Steve Meyer, ex-mailman turned sign-flier, kicks off our new Street People series

Categories: Street People

steve meyer thumbnail.jpg
Big photos below.
If the mountains to the West are the first thing that Denver's visitors notice, the second are all the people standing on corners holding signs? While panhandlers, as they're commonly known, are sheltered by the First Amendment, Denver' sign-fliers are also prohibited from using profanity or being aggressive, and they cannot come too close to ATM's, community toilets, buses, outdoor patios or other public spaces. Many consider these people the face of Denver's homeless -- but who are they, really?

To answer that question, Westword is launching a regular series profiling the people behind the signs. Read our first entry below.

steve meyer face.jpg
Kelsey Whipple
Location: Yosemite and Colfax

Steve Meyer's heart is broken. In February, he replaced his old, orange sign with this new version, fashioned from the torn upper half of a heart-shaped candy box and scribbled with his story: "DISABLED HOMELESS VETERAN PLEASE HELP GOD BLESS." On the back, scrawled over photos of coconut and cream filling, is his lawyer's phone number, just in case he needs it. He needs it pretty often.

If that sign helps Meyer earn $14 a day, his goal rate of donations, he is satisfied. That's enough for two cheap pints from the market down the street, a bologna sandwich and the bus fare to the apartment he rents by the month. He is good at this, he says, meaning panhandling, and he knows why. For 22 years of his life, he worked as a mailman, and what they say about rain and shine is true: Today, the weather affects not his longevity but his skin, which is sun-died, rough and stretched tight over his face.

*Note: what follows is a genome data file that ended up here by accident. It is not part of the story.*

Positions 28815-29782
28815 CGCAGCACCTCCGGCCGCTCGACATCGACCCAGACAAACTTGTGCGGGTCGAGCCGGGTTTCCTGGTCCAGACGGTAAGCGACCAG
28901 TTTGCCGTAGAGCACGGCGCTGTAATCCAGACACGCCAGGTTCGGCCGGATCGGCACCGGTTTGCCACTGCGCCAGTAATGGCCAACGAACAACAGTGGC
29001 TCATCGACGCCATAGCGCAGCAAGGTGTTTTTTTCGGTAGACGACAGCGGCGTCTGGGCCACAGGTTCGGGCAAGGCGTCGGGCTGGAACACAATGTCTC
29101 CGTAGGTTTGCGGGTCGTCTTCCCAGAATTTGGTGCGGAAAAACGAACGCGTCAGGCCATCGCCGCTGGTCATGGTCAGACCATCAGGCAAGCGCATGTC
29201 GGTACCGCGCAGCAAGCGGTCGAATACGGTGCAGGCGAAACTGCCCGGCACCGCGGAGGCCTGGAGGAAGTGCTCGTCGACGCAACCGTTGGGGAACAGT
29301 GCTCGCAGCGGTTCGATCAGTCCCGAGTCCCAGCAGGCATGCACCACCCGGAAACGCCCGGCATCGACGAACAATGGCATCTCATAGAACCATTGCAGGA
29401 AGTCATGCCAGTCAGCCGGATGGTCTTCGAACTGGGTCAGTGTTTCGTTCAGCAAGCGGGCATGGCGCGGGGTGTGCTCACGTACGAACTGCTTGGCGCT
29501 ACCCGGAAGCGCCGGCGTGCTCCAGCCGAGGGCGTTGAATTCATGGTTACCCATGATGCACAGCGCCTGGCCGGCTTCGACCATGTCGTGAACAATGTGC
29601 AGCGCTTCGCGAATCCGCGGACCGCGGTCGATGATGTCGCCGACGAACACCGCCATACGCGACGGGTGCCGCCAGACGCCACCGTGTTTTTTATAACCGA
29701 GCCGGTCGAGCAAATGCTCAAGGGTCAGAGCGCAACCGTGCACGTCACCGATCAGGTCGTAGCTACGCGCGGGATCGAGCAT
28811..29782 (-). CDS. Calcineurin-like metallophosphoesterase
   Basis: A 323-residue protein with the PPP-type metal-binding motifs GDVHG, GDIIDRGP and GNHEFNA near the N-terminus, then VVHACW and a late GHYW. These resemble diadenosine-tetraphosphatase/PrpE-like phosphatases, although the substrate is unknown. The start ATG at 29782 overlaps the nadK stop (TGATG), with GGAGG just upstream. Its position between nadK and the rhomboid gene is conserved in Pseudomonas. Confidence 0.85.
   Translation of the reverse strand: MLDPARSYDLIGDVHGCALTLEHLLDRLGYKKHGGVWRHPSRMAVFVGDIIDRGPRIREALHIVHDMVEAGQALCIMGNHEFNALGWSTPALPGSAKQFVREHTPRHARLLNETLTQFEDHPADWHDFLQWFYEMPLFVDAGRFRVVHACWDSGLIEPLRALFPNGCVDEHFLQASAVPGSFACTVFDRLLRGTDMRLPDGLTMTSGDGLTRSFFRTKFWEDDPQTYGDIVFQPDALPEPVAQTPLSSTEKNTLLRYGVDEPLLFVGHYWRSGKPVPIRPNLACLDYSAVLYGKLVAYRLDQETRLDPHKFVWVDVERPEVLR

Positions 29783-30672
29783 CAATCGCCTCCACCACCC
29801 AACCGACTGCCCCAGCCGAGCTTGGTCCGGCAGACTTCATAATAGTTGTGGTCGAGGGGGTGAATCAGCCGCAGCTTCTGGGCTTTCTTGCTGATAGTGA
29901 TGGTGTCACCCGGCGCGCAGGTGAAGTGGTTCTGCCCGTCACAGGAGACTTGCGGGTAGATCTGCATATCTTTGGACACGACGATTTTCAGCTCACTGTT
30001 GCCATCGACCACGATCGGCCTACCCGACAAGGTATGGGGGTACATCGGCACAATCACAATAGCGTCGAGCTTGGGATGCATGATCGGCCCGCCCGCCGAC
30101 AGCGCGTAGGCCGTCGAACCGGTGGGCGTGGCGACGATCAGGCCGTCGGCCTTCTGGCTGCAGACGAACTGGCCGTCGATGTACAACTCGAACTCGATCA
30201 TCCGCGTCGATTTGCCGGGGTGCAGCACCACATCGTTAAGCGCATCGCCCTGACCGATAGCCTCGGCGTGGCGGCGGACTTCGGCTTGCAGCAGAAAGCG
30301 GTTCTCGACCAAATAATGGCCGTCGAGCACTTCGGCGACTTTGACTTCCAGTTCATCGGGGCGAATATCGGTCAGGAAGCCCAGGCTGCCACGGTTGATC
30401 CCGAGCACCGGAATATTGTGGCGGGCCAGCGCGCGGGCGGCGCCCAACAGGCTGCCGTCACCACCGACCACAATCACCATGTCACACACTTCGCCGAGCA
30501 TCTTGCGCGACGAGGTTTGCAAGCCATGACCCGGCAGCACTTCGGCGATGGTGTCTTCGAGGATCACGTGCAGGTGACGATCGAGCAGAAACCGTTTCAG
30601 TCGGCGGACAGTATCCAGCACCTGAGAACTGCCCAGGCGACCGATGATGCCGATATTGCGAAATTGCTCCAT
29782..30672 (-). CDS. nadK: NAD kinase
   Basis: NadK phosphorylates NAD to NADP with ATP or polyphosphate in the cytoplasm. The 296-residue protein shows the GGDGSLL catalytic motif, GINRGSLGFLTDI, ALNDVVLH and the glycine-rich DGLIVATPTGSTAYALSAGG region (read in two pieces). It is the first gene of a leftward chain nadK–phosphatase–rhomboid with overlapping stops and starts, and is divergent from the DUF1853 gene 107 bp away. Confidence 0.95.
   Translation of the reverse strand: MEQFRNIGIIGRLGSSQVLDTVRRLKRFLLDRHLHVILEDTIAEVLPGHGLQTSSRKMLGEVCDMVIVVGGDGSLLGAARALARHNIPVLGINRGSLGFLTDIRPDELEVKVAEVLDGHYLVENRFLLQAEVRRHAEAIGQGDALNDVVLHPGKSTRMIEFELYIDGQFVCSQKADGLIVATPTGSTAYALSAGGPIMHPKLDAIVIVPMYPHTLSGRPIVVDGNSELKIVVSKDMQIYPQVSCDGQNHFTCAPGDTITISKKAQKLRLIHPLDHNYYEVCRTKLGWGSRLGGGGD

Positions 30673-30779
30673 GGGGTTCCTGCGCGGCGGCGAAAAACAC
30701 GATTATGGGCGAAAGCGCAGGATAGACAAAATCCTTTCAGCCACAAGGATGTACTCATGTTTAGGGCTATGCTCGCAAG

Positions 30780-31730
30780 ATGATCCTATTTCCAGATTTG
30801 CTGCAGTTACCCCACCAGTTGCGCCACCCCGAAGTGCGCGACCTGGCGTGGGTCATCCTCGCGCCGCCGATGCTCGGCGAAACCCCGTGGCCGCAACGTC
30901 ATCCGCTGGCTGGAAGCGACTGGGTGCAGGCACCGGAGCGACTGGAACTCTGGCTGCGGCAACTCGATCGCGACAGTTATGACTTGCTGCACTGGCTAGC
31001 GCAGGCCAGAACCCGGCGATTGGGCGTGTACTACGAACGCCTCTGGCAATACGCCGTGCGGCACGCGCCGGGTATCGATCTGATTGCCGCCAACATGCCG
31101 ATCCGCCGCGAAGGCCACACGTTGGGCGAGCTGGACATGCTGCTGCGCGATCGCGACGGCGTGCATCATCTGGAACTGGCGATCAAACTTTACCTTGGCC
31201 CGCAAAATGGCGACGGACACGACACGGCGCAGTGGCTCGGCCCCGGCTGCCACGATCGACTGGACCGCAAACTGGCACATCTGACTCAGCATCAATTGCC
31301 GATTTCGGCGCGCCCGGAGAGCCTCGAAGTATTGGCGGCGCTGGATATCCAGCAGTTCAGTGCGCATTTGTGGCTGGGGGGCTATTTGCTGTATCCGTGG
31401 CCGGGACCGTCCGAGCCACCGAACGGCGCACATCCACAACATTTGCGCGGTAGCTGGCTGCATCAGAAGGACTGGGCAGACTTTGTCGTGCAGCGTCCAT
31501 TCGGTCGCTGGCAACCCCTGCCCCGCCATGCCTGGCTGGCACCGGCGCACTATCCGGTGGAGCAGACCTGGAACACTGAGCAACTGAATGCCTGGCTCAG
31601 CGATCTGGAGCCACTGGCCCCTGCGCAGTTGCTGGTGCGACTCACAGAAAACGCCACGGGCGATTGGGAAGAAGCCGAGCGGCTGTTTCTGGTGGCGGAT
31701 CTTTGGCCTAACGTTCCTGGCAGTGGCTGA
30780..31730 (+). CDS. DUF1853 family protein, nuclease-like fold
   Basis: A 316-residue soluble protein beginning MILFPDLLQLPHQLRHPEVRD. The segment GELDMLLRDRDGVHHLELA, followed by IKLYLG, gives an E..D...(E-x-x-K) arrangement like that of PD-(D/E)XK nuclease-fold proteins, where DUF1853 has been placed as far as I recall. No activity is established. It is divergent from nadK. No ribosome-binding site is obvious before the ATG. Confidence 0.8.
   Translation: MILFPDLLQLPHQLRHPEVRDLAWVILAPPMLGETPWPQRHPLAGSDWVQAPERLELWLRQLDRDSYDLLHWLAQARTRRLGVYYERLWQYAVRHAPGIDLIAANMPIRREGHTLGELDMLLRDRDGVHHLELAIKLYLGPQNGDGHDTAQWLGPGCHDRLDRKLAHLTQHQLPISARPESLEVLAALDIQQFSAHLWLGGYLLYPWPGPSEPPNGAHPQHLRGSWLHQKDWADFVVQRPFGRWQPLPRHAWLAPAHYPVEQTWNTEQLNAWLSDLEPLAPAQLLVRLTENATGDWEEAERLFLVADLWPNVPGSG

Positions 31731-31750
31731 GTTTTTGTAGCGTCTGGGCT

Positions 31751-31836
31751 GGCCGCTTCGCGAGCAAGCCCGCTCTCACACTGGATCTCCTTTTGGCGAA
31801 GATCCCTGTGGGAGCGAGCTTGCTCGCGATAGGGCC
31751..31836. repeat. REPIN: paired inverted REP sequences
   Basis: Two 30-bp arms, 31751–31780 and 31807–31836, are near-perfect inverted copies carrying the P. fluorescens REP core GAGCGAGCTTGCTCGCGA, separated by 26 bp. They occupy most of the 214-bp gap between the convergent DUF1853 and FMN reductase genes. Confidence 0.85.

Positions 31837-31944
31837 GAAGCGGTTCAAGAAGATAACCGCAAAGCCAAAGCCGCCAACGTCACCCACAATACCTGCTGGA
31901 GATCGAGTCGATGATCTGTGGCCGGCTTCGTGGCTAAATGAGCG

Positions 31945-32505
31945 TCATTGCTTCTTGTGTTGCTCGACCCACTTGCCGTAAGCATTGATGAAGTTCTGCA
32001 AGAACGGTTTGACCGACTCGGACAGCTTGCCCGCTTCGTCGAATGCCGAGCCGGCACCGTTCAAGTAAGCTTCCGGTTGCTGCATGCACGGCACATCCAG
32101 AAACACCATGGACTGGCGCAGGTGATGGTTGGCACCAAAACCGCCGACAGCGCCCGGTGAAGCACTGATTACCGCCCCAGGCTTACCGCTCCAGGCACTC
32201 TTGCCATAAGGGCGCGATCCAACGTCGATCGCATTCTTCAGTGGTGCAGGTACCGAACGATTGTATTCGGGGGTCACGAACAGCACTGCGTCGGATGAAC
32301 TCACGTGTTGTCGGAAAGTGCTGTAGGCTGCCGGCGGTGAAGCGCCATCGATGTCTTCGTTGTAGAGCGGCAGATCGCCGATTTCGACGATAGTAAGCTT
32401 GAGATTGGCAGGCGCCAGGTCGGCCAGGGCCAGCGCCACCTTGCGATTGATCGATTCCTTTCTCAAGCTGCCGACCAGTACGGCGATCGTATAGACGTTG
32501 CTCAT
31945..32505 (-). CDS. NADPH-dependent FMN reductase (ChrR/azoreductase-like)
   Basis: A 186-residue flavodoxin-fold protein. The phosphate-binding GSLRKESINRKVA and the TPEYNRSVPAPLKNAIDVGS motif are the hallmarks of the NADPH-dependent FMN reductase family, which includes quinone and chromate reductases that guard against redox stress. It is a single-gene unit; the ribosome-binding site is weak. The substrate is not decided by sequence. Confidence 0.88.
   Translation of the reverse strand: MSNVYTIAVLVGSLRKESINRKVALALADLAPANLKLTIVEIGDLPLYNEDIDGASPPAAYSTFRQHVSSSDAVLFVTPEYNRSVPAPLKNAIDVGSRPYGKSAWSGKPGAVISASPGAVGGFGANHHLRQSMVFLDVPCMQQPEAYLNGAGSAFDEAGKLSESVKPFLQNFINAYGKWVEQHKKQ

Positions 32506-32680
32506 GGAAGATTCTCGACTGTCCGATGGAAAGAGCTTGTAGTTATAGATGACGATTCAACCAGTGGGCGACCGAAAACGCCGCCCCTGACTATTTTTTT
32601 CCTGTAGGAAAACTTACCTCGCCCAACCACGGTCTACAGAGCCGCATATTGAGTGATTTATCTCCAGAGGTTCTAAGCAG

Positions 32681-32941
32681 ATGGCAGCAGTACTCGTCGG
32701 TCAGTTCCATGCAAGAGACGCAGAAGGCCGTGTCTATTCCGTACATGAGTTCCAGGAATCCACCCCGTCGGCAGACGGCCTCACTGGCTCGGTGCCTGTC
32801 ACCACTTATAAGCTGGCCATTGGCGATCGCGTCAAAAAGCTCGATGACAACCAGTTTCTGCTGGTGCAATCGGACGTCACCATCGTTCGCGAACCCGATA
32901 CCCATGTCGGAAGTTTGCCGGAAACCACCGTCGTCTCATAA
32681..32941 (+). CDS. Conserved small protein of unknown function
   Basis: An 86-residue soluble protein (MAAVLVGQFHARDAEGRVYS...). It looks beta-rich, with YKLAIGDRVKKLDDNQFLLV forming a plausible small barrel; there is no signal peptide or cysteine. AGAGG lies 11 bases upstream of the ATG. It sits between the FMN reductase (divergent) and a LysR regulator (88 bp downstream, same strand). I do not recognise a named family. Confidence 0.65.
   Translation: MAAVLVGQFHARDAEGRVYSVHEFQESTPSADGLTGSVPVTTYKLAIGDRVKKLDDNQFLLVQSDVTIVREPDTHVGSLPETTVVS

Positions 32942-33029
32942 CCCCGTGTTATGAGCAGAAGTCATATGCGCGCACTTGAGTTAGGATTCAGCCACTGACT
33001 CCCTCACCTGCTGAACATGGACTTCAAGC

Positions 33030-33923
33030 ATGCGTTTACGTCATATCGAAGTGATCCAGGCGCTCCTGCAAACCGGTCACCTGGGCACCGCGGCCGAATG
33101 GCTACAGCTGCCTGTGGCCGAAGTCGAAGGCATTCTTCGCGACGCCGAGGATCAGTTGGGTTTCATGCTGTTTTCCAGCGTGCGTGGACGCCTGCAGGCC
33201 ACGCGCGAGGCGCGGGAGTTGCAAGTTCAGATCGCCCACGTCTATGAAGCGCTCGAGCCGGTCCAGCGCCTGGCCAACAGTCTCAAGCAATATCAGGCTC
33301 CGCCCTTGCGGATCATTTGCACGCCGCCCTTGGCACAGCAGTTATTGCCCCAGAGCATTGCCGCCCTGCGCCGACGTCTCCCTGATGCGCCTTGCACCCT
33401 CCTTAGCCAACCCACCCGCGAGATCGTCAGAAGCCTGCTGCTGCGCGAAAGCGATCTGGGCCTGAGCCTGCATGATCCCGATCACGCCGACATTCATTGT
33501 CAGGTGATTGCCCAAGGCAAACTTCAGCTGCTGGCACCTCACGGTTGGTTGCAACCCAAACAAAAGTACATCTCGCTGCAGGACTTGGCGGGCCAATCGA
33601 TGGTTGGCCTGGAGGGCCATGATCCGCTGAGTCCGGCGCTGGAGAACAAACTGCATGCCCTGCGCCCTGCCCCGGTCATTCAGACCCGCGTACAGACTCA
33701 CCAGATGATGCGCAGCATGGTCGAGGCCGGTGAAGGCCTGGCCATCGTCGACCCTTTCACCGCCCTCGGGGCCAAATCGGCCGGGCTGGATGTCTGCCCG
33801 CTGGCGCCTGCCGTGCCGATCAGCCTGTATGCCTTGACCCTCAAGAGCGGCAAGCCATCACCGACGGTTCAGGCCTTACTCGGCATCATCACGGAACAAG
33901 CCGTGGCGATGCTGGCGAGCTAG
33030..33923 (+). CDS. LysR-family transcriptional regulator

Meyer was born 61 years ago in the Bronx, where he lived for three years before moving to the burbs of Huntington. Although he didn't live there long enough to develop it, he still has the accent. Meyer graduated high school during the height of the Vietnam War, and college was never an option. "When my father told me to join the Navy" to follow in his footsteps, says Meyer, "I did. That was it."

Before his ship-out date, Meyer wasted his time at the post office, where he followed a suggestion from his mother to be more like his cousin Freddie. When he returned to the country in 1972 after his four-year mandatory tour, Meyer returned to the job and stayed for an additional two decades-plus. With his steady government paychecks, he was able to propose to a pretty brunette named Lynn Schultz, whom he met at his sister's birthday party.

With Lynn's sister and Meyer's Navy buddy, they had a double wedding. Afterward, Steve and Lynn quickly upgraded their small carriage house to a four-bedroom they filled with two children. Scott and Janelle Schultz, now 30 and 27, spent their time in the backyard, where the family built a thirteen-by-26-foot swimming pool and fitted it with a short, white diving board.

He has not seen either of his kids since 1999.

Page down to continue reading about Steve Meyer.


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